As we have noted in the past, economic concerns are generally considered paramount in Scottish public policy meaning any claim of ‘economic benefit’ is a bit of a trump card. In a cruel twist, this has been bad news for planning leading to a drive for ‘efficient’ rather than effective decisions. Planning costs developers time and money, reducing return on investment hence: less planning =greater economic growth (= greater prosperity) is, to many, a fairly obvious maxim.
It is however a maxim Planning Democracy disagrees with, and we’re not alone.
The Royal Town Planning Institute (RTPI) is a membership organisation, this year celebrating its centenary, representing over 23,000 planning professionals and amateurs worldwide with 2,100 members in Scotland. Its purpose is to advance the science and art of planning for the benefit of the public.
Last month the RTPI published ‘The Value of Planning’ a report by University of Glasgow Professor David Adams and University of Sheffield Professor Craig Watkins that (along with twin publication ‘Fostering Growth’) seeks to establish the true economic value of effective planning, countering claims from those who frame planning only in terms of its costs.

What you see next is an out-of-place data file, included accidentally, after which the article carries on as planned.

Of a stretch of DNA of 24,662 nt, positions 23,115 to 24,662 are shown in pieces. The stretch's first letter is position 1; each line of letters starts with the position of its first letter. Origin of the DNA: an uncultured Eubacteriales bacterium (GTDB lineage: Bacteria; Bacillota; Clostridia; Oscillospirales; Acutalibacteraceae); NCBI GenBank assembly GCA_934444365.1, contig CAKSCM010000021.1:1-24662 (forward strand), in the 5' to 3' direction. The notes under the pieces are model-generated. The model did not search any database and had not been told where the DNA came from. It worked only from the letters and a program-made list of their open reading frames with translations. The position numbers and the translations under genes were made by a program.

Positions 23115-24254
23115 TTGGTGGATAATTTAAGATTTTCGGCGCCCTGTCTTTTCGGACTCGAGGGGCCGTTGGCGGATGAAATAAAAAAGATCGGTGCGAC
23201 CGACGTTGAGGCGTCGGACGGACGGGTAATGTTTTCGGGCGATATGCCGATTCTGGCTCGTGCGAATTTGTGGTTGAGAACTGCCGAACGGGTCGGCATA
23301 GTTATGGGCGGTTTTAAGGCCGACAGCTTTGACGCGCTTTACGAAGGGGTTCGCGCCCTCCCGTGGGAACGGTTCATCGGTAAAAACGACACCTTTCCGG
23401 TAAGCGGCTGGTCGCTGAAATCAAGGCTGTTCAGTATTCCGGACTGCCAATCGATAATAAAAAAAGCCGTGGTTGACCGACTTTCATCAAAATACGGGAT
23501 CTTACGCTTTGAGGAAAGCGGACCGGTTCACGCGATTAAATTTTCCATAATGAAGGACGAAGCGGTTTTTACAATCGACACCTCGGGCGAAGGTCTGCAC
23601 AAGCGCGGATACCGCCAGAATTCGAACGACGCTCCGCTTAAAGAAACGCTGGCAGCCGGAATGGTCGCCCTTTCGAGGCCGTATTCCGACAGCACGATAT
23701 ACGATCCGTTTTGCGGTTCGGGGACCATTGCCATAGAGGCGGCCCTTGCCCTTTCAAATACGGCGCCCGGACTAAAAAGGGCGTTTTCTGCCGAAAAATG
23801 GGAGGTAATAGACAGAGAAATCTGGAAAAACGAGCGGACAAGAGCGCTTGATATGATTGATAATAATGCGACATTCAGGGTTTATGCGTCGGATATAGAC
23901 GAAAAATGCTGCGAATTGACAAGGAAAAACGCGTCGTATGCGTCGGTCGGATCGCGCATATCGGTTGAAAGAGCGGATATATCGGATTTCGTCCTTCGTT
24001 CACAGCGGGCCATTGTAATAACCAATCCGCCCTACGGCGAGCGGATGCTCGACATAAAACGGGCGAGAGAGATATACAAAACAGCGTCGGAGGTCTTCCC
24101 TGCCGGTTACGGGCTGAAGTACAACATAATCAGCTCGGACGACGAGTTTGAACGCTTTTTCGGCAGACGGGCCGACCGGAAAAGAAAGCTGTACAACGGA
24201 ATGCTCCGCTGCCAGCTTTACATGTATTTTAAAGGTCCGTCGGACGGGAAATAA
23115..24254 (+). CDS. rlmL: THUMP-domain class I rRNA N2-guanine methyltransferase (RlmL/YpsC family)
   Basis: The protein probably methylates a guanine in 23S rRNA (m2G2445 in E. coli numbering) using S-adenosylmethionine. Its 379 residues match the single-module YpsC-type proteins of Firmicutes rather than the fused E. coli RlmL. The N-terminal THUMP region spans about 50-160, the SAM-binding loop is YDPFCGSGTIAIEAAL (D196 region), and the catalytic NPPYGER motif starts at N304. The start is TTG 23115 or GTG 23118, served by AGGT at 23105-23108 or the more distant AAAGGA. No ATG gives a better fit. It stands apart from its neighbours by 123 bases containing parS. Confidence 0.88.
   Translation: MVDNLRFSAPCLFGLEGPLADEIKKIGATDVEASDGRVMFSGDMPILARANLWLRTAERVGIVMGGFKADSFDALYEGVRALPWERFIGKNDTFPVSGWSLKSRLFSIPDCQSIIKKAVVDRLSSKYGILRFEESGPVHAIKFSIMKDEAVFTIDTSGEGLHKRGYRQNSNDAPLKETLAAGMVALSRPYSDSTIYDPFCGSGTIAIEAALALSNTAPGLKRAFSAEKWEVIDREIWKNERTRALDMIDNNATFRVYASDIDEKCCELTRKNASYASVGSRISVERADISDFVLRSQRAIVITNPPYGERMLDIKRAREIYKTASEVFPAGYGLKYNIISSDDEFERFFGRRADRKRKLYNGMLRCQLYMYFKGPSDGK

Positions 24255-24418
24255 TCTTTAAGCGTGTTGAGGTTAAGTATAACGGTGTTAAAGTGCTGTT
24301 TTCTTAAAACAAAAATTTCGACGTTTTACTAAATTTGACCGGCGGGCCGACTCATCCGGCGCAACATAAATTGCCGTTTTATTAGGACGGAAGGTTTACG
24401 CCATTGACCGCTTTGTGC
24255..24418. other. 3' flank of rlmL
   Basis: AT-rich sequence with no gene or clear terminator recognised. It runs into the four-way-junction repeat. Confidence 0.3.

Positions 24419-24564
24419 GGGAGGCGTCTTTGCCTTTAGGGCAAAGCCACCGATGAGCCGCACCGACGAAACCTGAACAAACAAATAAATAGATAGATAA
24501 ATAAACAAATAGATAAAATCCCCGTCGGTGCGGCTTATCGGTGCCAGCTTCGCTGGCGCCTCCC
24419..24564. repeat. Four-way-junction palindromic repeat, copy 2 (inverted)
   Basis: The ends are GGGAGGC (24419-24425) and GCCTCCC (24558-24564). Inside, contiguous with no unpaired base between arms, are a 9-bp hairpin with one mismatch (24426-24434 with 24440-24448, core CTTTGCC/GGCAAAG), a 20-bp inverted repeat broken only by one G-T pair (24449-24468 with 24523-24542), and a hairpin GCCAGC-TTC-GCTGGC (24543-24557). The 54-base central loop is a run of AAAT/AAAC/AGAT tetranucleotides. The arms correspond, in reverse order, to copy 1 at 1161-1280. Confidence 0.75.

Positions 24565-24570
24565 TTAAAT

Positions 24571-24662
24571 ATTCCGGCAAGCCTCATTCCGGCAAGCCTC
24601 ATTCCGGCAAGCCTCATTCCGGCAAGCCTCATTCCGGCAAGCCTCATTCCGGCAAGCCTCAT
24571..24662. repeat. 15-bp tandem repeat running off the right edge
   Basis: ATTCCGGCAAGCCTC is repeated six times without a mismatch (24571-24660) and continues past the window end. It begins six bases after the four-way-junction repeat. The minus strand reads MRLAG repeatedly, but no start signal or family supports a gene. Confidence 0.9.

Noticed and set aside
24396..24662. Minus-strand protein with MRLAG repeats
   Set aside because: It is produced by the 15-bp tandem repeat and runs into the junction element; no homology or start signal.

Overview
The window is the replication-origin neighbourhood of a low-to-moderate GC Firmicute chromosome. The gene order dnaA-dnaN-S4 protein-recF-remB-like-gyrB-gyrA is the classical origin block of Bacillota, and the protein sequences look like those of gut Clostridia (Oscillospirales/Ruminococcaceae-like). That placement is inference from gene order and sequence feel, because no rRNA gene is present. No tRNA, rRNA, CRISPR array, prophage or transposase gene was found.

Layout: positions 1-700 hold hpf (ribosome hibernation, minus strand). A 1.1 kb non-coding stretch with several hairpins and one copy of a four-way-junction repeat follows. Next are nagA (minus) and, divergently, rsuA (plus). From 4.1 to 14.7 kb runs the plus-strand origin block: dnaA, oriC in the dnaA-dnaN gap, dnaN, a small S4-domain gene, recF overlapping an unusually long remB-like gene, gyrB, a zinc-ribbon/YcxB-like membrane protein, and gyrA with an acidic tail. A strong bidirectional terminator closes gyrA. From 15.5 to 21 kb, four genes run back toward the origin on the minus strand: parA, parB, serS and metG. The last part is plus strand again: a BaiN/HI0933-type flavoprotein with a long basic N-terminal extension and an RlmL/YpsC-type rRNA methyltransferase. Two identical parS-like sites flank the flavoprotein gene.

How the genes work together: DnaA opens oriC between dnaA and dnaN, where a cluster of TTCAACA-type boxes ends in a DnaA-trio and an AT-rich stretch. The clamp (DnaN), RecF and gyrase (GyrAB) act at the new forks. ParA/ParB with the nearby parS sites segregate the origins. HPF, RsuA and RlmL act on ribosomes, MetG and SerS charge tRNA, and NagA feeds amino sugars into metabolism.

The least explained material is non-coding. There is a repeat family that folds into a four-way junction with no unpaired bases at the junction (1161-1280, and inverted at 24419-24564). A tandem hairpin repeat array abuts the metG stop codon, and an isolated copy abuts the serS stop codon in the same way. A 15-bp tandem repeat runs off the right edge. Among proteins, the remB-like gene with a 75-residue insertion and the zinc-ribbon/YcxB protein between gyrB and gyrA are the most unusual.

The report takes a broad view of planning as a process which “helps to create the kinds of places where people want to live, work, relax and invest” – known as ‘shaping places’ or ‘placemaking’. This means planning is not merely a procedural hurdle as many believe, but a discipline based on working towards positive outcomes for an area. If done right planning adds economic, as well as social and environmental value, if done wrong the consequences can be devastating.
“Whenever planning adds value to development activity, the benefits will be reflected in stronger economic growth and enhanced development viability. Conversely areas that are poorly planned and where ‘negative externalities’ (such as congestion, overcrowding or pollution) threaten long-term investment value, can create significant costs for society and individuals.”